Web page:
I type very fast and don’t have much use for buttons, tabs, ribbon, ect. The main exception to that is when I am struggling to remember name of a less commonly used command. With that said I MUCH prefer to have words than Icons and I have reset my environment back to something more like 2008 was (including polar, ortho, osnap, ect). I do love the 2009 toolbars they are a little slimmer but hard to find the “x” on. I HATE the ribbon it is a massive waste of space that is cumbersome, but I only gave it a 48 hour chance before I declared it counterproductive. I think if they ever “succeed” in doing to the ribbon what they did to EVERYTHING else and allow you to control every aspect of its behavior and size… It would be kind of a nice dock for the 2nd monitor. My last thought on this is that if I had more time to REALLY set it up right (and it would take a long time) the ribbon might be okay.
On a side notes I would have MUCH rather them implement some very powerful transparency settings on every single type of interface object than give us clean screen. Oh and the first time that view cube badly corrupted a viewport on me it took a hike as well. Although corrupted viewports seem to be a specialty of 2009 vs 2008 anyway. Maybe this is a new “feature” as well 🙂
Honestly 2009 did not offer me much other than a dimmer client window (which is easier on the eyes), slimmer tool bars, spell checker, and the an “about to crash” warning that 80% of the time at least lets you save.
Bottom line is I would prefer to have a copy of 2008 with the 2009’s “Oh Noooes I’m Dieing” message.
Yes I use the menu bar.
I have all my blocks for drawing architectural plans,
elevations and electrical setup with short macros
in the pull down menus. like the option of accessing with keystrokes or digitizer. 2009 has some nice features and I always like to see how they work
but some really effect the performance and respond
I use the menu bar ALL the time and find it MUCH more convenient and quicker to use then the Ribbon. Actually I hate the ribbon and will never use it. First thing I did when the new AutoCAD 2009 arrived was figure out how to get my pull down menu’s back and was very frustrated until I got the pulldown’s back, Then everything was right with the world again 😉
Having used AutoCAD since version 9. One of the things that annoys me the most is the constant fooling around with the interface. Button bars are only good if you can easily configure them. The ribbons are a tremendous waste of time and space. Drop down menus were the best add to AutoCAD ever (and yes I did use a version of AutoCAD once that had no drop down menus, just the sidebar menu and the command line). Through each ‘new’ release of AutoCAD, I find myself struggling more and more to keep the tools that I use in the locations that I have found to be most efficient and stripping out the crap that isn’t needed. A long time ago when I was leaning to draft by hand, a wise technician said to (and I paraphrase), “..always lay your pencil down in the same place. The same goes for your eraser, your scale, your triangles, etc. You should NEVER have to waste time searching for these. The more time spent distracted and searching, the less time you spend being productive.” AutoDesk should focus on fixing the problems that have always existed with AutoCAD instead of burning up money and good will designing new curtains to pretty up the user interface.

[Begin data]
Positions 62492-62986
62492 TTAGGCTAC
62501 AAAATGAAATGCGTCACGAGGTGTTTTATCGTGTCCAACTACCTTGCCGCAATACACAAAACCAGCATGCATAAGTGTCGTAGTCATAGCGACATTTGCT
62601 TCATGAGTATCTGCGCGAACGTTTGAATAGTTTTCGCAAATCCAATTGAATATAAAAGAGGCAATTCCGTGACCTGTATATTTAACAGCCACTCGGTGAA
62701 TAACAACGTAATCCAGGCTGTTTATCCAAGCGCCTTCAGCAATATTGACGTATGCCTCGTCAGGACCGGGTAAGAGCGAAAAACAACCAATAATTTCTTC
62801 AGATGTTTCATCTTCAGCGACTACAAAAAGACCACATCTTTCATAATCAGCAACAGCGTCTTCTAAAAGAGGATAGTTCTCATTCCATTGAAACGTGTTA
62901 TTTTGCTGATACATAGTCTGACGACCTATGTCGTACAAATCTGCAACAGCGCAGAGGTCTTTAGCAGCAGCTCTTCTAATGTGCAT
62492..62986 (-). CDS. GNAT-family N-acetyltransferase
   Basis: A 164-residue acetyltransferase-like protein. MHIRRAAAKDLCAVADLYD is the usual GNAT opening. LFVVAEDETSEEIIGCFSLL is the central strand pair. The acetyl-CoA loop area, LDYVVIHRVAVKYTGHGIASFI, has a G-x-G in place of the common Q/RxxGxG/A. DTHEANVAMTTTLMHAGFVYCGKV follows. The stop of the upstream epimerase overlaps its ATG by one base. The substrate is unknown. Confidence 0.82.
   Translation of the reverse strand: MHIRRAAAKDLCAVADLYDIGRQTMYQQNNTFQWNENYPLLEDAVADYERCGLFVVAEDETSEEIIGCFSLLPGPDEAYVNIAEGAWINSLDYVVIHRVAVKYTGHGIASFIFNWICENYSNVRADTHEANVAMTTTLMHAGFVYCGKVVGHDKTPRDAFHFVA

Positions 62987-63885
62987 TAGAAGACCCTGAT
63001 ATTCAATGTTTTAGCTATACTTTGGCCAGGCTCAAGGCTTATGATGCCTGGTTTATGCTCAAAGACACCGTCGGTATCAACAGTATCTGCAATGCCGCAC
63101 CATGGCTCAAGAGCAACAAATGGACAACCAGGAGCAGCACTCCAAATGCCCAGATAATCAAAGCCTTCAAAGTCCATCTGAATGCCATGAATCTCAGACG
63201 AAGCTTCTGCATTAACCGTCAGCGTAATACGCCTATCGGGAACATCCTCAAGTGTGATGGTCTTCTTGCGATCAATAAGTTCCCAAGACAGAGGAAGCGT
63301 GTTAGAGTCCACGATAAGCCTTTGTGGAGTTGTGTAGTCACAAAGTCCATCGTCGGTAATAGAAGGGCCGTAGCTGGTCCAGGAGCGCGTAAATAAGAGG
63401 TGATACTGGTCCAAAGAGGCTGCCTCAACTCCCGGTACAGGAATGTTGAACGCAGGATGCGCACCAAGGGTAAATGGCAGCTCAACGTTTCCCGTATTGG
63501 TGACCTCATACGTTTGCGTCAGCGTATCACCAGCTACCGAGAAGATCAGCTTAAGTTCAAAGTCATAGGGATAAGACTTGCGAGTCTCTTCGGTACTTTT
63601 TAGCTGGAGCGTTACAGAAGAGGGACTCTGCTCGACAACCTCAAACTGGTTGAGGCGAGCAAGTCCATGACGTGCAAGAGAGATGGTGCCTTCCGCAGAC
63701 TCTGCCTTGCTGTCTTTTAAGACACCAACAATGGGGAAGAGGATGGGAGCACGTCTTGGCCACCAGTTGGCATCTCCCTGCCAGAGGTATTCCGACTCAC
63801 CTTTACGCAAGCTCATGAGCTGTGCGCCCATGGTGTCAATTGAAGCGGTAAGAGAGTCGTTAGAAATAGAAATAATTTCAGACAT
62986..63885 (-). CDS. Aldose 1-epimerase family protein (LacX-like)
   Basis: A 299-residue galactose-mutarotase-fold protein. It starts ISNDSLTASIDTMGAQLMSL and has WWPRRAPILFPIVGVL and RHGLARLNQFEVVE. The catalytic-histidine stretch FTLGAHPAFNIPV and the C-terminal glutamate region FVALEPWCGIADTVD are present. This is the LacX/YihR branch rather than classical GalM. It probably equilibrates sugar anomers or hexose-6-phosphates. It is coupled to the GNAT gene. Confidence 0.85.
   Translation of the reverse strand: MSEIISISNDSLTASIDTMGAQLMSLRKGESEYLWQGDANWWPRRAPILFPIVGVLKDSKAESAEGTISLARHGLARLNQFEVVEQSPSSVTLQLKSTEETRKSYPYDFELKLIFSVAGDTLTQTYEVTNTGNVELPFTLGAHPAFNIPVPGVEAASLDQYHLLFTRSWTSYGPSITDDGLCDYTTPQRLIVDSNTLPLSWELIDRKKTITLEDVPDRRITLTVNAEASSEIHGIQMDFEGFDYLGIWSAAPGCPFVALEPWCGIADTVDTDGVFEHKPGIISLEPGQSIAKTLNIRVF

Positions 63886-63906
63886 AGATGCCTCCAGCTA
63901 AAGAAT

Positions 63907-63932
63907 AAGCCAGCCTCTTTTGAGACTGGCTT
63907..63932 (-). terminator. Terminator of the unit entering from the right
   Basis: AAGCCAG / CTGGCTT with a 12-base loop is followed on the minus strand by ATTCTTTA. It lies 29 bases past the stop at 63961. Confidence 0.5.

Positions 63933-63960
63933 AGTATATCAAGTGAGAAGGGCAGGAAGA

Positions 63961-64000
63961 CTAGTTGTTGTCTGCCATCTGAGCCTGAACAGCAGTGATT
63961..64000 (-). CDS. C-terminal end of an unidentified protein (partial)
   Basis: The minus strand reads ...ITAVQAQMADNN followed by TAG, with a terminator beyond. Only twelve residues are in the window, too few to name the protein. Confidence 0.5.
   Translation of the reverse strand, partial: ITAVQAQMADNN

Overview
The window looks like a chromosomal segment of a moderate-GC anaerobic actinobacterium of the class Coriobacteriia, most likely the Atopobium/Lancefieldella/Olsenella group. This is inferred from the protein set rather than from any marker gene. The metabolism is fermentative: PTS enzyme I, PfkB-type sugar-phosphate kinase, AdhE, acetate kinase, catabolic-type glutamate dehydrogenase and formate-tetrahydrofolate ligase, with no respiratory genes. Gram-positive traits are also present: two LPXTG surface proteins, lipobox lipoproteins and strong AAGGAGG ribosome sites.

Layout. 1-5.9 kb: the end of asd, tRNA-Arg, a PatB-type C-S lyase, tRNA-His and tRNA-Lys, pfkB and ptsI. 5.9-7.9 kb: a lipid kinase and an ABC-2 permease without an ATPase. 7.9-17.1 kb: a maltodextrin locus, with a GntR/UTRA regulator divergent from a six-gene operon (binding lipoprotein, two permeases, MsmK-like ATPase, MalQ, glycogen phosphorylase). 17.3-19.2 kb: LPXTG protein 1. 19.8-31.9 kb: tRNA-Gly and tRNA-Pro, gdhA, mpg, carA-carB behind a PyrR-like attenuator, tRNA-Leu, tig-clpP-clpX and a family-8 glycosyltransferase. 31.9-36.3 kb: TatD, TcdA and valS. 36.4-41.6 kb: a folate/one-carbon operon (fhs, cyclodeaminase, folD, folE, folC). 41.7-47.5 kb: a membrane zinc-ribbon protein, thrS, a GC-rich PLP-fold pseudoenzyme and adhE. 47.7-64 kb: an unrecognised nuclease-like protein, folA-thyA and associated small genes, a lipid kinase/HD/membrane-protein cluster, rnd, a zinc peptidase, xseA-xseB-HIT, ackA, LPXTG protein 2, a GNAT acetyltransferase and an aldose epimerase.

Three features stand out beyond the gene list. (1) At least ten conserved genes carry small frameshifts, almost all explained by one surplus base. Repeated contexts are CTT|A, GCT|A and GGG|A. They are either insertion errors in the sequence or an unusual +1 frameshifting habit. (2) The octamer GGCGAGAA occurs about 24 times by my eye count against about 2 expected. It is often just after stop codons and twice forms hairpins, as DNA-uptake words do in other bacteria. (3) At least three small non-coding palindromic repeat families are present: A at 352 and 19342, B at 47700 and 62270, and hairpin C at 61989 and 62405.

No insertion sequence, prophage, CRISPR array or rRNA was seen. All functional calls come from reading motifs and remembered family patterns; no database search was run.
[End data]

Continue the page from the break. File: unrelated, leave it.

I’ve been using AutoCAD for a long time (V11), and have found that with the exception of V12, V14, and possibley V2007, 90% of the “productivity improvements” are eyewash. Autodesk keeps saying they are going to “really doooooooooooooo something about 3d this time”, and we end up with more eyewash and iPod window dressing. The CUI is the latest fiasco to screw things up. I’m writing this because I’ve known since V11 that there are very simple LISP routines that can be added (these have mostly been around since V1.1, and Autodesk KNOWS exactly which ones they are), that turn the plain vanilla AutoCAD into a very user friendly app (IF you don’t mind learning how to perform keyboard inputs and aren’t frozen in fear by not being able to use mac stuff (icon buttons)) and a blindingly FAST app to get your work done. I use the menu bar for commands that are used infrequently and that I don’t think require any fancy customizations such as hotkeys or LISP routines. I also agree with CC: Autodesk is wasting millions on window dressing and iPod crap when they should be addressing the KNOWN shortcommings of AutoCAD.
I use the Menubar because every time they come out with a new version (yearly) the change what the icons look like and I no longer recognize them.
I definitely use the Menubar! Classic AutoCAD Workspace, all the way, baby! (with some customization, of course) Ribbons? We don’t need no stinking ribbons! Now, if I could only get my Outlook, Excel & Word back to normal, so I could get work done instead of hunting and pecking all over the place, all would be right with the world. Alas, that isn’t a possibility. Thank-you Autodesk, for letting us ditch the “new & improved (?)” crap, should we so choose.
My name is Johnny and i just got a small problem and i need your help if it is possible. i am using AutoCad 2009 and i just lost to pulldown menu just on top of my monitor. may you please help me to show me how i can reset it. thank you and i am await of your response.
Johhny, just enter MENUBAR 1. You may also find this post useful.
MENU BAR OFF EXCEPT FOR MULTILINE (MLINE) COMMAND. WHY ISN’T IT ON THE NEW VERSION!!!
I DON’T UNDERSTAND!